Protests erupted in several parts of the country against the Agnipath scheme on Wednesday, a day after the Centre announced the short-term recruitment plan to enlist young citizens into the armed forces.

Demonstrators blocked highways and railway lines to protest against the scheme in Uttar Pradesh’s Lucknow and in Buxar and Muzaffarpur in Bihar, reported NDTV. In Rajasthan, protestors blocked the Delhi-Jaipur highway, according to BBC.

The Agnipath scheme will allow citizens aged between 17 and-a-half and 21 years to serve in the armed forces for four years. After this, 25% of those recruited will be absorbed as a regular cadre of the armed forces.

Those recruited under the new scheme will get a monthly compensation, life insurance and a Rs 11.71 lakh financial package after they complete the four years. However, the soldiers will not be entitled to pension and gratuity.

The protestors said that they have been waiting for regular recruitments for the armed forces to resume but the Centre has introduced the Agnipath scheme instead. Regular recruitment were halted two years ago due to the outbreak of the coronavirus disease.

One of the protestors expressed anger that the new scheme does not have any pension plans.

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Another protestor said that he had done a National Cadet Corps course for three years to join the military, and that it was unjustified that he would be unemployed for only four years under the new scheme. He also said that a pension plan should have been announced as part of the scheme.

“The government is playing a game with us like [video game] PUBG,” a protester told NDTV. “No Bharatiya Janata Party leader has said anything even when their government has been holding back recruitment for so long. We will continue to protest until the government takes some big decisions to help us.”

Some protestors demanded a 20%-30% reservation in other jobs after completion of the four-year duty.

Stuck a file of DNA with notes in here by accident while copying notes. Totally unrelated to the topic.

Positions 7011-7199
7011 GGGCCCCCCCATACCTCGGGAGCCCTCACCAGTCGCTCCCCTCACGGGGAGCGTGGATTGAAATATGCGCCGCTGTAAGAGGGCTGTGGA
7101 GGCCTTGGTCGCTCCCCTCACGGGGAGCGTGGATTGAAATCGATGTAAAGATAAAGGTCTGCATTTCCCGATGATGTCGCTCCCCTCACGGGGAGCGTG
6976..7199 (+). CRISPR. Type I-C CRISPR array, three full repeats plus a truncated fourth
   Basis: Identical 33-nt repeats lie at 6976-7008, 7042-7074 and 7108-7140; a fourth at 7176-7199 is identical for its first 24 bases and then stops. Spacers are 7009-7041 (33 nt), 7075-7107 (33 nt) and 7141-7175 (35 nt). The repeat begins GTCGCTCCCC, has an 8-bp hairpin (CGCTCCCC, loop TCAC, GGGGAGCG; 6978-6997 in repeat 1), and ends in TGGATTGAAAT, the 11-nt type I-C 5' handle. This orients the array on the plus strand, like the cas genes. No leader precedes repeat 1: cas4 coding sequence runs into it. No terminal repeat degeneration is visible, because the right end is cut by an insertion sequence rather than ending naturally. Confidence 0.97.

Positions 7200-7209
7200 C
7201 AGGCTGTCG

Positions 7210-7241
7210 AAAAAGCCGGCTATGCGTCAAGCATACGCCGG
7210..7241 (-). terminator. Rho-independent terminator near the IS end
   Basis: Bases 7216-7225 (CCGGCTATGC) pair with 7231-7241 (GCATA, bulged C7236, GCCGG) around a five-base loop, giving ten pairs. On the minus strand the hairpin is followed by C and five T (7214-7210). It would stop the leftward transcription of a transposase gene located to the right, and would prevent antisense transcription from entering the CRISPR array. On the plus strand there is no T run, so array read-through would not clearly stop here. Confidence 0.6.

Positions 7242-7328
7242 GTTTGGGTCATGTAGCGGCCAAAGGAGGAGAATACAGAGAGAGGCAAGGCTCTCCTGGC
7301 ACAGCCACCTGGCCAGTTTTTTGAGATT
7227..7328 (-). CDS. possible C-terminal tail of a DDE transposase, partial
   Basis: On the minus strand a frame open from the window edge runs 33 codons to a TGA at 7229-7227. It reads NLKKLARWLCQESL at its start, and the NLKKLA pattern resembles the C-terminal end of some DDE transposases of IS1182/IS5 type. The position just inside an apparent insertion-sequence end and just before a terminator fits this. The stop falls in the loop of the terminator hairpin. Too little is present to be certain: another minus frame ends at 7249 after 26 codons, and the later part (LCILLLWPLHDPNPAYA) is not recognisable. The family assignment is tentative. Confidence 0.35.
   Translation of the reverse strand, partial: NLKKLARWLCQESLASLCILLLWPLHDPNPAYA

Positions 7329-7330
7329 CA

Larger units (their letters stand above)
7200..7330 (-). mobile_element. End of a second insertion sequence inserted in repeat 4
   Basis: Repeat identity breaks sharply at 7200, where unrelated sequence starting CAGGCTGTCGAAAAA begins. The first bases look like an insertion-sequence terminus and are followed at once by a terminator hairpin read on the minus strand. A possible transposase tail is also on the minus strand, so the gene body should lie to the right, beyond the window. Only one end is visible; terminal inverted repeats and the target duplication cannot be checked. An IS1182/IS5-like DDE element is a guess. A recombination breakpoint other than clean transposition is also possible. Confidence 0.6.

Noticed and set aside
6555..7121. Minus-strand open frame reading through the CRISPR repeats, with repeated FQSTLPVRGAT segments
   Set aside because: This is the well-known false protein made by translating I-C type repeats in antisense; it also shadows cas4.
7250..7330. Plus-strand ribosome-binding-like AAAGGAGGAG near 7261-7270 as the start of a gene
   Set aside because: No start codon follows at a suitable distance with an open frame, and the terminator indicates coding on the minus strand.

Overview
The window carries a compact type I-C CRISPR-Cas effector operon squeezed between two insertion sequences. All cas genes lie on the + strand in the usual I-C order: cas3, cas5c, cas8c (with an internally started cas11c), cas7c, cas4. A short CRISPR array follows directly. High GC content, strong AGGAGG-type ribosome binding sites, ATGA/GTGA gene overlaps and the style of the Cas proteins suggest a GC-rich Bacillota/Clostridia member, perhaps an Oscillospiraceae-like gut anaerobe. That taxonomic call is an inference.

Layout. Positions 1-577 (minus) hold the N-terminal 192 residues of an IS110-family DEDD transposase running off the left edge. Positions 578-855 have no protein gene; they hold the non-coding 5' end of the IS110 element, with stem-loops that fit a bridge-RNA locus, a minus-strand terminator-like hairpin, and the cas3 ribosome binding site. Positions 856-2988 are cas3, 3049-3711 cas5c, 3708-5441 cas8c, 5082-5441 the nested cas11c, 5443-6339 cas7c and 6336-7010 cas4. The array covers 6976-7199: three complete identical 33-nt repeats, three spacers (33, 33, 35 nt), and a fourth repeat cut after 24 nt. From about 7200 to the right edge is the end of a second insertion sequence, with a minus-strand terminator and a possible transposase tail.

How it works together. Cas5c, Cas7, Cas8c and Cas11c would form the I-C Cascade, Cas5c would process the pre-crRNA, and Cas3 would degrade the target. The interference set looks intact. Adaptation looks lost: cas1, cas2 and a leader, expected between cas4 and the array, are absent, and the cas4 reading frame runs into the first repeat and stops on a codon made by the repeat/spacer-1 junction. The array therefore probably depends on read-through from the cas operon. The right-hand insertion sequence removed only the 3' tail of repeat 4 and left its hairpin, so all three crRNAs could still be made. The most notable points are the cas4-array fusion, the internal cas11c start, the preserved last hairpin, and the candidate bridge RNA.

The scheme was approved by the Union Cabinet Committee on Security on Tuesday morning as the country aims to deploy fitter troops and cut down the salary and pension bills of the Army, Navy and Air Force.

This year, 46,000 soldiers will be recruited under the scheme, the ministry said. Those recruited will be given a distinct rank in the armed forces. Women will also be recruited under the scheme.

Besides the protestors, some veterans of the armed forces have also expressed their concern about the scheme.

Lieutenant General (retired) Vinod Bhatia said the scheme was a “death knell” for the armed forces. He said that the scheme was being implemented without testing it or doing a pilot project.

Bhatia said that the scheme will lead to militarisation of the society and that nearly 40,000 youth, who are semi-trained in handling arms, will be without a job every year.

On the aspect of the scheme that it would reduce the defence budget, Major General (retired) Yash Mor said that armed forces cannot be looked at from an economic point of view.

“Military life and career can’t be evaluated from money saved to the exchequer,” he added.

Major General (retired) Satbir Singh said that the scheme is not in line with the established military traditions, ethos, morals and values.

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